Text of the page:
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U.S. indicts alleged Afghan drug trafficker

Second court appearance scheduled for Wednesday

U.S. officials say Noorzai, seen here in an undated photo, provided weapons to the Taliban in return for protection of his opium crops.
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U.S. Attorney David Kelley: "One of the world's most wanted."

The Taliban allegedly turned a blind eye to Noorzai's empire.
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Acts of terror

NEW YORK (CNN) -- An accused heroin kingpin has been indicted and arrested in a massive narcotics conspiracy involving Afghanistan's former Taliban regime, U.S. Attorney David N. Kelley has said.

The U.S. indictment alleges that Haji Bashir Noorzai led an international trafficking ring based in Afghanistan and Pakistan that transported at least $50 million worth of heroin to the United States and other countries.

Noorzai made an initial appearance in Manhattan federal court Monday afternoon. He did not enter a plea. A second appearance is scheduled for Wednesday.

The U.S. Drug Enforcement Administration arrested Noorzai on Saturday while he was traveling to the United States, Kelley said, offering few other details.

Kelley said Noorzai "provided demolitions, weaponry and militia manpower to the Taliban," the Islamic fundamentalist group that ruled Afghanistan until a U.S.-led invasion toppled it in 2001.

In exchange, the Taliban "served as protection for Noorzai's opium crops, heroin laboratories and drug transportation routes out of the country," Kelley said.

The Taliban, which the U.S. government designates a terrorist organization, had allowed al Qaeda and its leader, Osama bin Laden, to live and train in the country.

"Noorzai and the Taliban had a symbiotic relationship," Kelley said.

Kelley, whose jurisdiction is the Southern District of New York, which includes Manhattan, declined to comment on reported links between the case and al Qaeda.

"There are published accounts about the relationship between the Afghan drug lords and al Qaeda, but that's not part of this case," Kelley said.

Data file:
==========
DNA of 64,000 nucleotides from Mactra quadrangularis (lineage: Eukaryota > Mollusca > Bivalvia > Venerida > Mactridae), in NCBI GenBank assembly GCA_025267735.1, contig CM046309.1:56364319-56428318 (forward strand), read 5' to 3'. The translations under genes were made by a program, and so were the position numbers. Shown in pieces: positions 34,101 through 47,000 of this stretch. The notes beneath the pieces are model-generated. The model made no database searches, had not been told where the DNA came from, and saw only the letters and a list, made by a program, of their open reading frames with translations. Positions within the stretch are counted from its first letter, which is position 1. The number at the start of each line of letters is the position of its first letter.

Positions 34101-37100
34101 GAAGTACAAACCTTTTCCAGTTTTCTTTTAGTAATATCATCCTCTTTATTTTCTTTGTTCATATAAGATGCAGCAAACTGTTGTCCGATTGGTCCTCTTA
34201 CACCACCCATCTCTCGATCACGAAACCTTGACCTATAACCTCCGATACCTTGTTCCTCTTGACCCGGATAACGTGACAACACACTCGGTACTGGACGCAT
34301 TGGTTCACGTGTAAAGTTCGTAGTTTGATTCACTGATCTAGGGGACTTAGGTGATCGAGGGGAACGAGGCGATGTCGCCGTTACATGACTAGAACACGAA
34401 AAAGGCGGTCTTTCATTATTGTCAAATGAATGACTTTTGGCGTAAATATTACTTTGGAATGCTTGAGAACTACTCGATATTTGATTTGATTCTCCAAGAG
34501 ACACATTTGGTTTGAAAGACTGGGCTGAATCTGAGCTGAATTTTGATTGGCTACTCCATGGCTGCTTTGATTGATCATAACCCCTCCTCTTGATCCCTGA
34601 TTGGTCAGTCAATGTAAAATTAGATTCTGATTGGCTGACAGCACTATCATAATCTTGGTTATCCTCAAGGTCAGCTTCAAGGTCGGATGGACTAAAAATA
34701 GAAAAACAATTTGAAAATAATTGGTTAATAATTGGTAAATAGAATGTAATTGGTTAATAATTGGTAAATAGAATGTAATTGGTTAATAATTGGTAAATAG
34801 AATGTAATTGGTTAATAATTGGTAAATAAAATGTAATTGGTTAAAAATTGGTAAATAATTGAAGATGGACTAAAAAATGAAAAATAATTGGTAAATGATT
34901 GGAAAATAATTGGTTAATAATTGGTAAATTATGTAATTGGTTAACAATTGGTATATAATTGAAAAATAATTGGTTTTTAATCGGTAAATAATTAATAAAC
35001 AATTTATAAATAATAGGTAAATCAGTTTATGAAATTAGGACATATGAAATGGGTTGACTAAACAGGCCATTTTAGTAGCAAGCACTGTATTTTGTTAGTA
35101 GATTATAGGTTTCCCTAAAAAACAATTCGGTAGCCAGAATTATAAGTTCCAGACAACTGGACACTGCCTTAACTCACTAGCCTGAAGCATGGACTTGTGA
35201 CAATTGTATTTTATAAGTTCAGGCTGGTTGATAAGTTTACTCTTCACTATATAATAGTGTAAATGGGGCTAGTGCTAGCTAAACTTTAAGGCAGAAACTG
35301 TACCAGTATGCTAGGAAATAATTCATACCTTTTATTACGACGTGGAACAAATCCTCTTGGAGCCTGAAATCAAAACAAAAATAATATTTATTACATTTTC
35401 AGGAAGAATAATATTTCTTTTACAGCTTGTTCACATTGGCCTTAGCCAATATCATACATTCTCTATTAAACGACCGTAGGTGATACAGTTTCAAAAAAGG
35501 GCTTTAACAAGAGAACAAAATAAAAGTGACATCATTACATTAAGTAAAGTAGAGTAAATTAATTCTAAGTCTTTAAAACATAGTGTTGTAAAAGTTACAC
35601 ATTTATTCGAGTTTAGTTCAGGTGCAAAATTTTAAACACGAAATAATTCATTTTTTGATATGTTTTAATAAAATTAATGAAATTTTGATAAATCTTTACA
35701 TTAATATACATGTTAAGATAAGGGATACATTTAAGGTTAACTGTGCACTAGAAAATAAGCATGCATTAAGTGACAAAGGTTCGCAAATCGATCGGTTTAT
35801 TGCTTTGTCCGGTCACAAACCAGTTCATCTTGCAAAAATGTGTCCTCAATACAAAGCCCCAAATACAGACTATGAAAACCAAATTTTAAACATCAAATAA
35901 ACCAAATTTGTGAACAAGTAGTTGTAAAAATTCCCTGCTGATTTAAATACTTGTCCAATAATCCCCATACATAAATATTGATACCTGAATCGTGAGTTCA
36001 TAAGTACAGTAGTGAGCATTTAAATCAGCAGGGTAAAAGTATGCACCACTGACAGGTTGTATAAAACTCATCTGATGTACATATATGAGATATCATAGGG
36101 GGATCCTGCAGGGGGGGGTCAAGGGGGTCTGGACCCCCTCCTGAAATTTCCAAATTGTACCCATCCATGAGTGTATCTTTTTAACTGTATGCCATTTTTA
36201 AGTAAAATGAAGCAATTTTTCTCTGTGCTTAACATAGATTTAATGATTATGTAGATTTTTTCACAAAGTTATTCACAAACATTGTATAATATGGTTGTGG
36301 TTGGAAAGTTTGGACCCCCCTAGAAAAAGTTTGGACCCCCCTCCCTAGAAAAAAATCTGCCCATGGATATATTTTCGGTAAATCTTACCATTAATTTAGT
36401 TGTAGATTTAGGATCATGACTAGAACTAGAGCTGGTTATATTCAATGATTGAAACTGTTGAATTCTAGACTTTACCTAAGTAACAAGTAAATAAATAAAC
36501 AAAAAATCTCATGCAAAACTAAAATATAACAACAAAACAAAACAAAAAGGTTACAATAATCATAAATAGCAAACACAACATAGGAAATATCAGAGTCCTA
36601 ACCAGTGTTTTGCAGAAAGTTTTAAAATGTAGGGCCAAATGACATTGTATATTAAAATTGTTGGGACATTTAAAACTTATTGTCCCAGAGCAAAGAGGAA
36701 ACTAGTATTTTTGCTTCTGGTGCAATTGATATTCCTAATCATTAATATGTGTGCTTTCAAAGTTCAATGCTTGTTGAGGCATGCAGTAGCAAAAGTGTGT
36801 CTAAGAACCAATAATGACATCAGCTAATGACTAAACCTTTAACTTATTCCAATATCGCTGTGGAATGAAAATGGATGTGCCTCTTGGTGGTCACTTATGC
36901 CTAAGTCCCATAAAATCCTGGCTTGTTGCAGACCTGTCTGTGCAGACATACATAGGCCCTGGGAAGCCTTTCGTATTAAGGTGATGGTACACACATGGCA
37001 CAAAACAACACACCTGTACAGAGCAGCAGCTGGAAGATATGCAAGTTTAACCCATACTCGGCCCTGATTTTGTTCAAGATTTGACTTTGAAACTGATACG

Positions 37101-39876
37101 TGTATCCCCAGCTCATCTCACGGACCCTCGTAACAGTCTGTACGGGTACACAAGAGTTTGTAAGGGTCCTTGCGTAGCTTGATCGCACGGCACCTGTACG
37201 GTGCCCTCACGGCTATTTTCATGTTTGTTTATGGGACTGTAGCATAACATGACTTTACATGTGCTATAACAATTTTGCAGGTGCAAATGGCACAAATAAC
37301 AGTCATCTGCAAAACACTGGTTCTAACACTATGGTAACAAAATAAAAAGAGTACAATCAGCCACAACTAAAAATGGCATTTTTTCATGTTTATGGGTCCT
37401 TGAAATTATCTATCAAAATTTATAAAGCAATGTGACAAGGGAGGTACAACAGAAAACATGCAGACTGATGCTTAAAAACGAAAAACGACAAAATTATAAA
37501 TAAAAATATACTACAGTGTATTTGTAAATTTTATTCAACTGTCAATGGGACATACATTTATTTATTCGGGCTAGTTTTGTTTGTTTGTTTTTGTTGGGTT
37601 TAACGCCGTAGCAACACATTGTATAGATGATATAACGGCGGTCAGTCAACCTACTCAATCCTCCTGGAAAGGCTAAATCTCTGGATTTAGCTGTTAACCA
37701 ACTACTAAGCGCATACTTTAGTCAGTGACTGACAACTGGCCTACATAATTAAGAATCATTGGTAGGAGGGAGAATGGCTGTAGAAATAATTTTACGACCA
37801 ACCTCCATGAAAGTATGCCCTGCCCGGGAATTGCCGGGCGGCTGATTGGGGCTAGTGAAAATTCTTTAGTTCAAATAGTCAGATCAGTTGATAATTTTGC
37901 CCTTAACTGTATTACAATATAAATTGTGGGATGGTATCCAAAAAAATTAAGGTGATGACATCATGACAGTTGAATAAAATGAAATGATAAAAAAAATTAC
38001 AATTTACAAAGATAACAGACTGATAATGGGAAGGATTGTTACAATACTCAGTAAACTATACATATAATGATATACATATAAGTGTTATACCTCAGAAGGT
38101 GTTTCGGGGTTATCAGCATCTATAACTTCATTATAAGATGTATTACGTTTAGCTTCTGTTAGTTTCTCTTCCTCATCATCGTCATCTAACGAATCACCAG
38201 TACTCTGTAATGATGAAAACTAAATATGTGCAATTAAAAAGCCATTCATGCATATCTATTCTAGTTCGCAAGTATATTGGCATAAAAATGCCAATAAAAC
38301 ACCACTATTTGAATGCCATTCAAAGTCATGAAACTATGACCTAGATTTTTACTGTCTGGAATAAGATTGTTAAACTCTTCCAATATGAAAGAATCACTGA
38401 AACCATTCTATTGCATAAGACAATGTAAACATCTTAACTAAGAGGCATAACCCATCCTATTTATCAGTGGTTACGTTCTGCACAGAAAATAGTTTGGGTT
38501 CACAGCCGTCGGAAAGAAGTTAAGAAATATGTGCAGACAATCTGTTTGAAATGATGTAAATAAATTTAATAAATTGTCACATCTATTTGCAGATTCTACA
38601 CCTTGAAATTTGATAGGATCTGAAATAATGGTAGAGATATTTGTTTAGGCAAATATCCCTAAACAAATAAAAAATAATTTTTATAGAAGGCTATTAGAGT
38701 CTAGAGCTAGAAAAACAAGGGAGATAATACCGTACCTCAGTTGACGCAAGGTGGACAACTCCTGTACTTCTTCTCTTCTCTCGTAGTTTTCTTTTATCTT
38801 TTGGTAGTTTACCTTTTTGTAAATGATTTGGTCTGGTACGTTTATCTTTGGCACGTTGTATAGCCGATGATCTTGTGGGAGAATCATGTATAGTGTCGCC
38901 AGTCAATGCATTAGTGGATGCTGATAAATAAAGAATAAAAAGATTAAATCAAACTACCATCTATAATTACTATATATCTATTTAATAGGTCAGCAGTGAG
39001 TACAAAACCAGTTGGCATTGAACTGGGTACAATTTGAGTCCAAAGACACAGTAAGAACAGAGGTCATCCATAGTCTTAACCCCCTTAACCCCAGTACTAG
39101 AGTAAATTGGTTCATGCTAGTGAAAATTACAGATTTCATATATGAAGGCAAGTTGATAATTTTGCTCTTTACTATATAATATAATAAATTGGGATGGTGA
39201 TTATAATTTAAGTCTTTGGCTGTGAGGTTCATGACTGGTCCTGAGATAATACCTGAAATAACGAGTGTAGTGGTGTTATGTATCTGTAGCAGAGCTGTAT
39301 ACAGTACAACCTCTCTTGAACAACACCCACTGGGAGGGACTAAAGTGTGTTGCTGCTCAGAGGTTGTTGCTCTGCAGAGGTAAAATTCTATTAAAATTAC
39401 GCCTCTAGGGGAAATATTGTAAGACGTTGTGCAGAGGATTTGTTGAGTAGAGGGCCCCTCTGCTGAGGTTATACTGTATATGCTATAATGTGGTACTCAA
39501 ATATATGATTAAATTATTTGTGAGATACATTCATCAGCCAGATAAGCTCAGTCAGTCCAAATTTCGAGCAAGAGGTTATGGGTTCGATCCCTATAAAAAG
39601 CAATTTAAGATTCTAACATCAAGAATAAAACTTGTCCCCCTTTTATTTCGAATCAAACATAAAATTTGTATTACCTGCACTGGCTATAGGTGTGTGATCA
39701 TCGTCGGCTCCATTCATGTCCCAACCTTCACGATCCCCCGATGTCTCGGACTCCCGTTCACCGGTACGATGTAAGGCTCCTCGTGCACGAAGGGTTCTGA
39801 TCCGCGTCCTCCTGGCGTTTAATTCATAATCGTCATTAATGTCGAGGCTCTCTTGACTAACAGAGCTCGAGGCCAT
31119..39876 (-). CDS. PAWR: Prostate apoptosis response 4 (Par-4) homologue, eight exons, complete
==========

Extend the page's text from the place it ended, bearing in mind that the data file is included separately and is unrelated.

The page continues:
U.S. authorities previously have said Noorzai helped finance al Qaeda when it operated under Taliban protection in Afghanistan.

Noorzai "is perhaps the most notorious Afghan drug lord and has built over the last 15 years a multimillion dollar heroin business by forging an unholy alliance with [supreme Taliban leader] Mullah Mohammed Omar and the Taliban," Kelley said.

"On one occasion in 1997," Kelley said, "it is alleged that Taliban authorities in Afghanistan seized a truckload of morphine base that belonged to the Noorzai organization. It didn't take very long for ... Omar to have the drugs returned to Noorzai with Omar's personal apologies."

The seven-page indictment accuses Noorzai of plotting to distribute heroin as long ago as 1990, with the first shipment a 57-kilogram load in 1997. The indictment lists shipments to New York as recently as 2002.

Noorzai, who was born in 1961, allegedly smuggled an estimated 2,000 pounds of heroin a month from the Kandahar area Afghanistan to Pakistan, according to testimony last year before the House International Relations Committee.

The Bush administration had designated Noorzai one of the world's most-wanted drug kingpins.

Kelley said Noorzai -- if convicted -- faces a mandatory minimum prison sentence of 10 years and a maximum possible sentence of life in prison.

The government is also seeking as much as $50 million in forfeiture of assets as part of Noorzai's sentence, if convicted.

Afghanistan is one of of the world's main growers of opium poppies, the source of heroin. When in power, the Taliban was known to have benefited financially from its production.

The Bush administration recently pushed for legislation authorizing the payment of goods, such as tractors or trucks, instead of cash to potential informants in rural Afghanistan and Pakistan.

CNN's Deborah Feyerick and Phil Hirschkorn contributed to this report.

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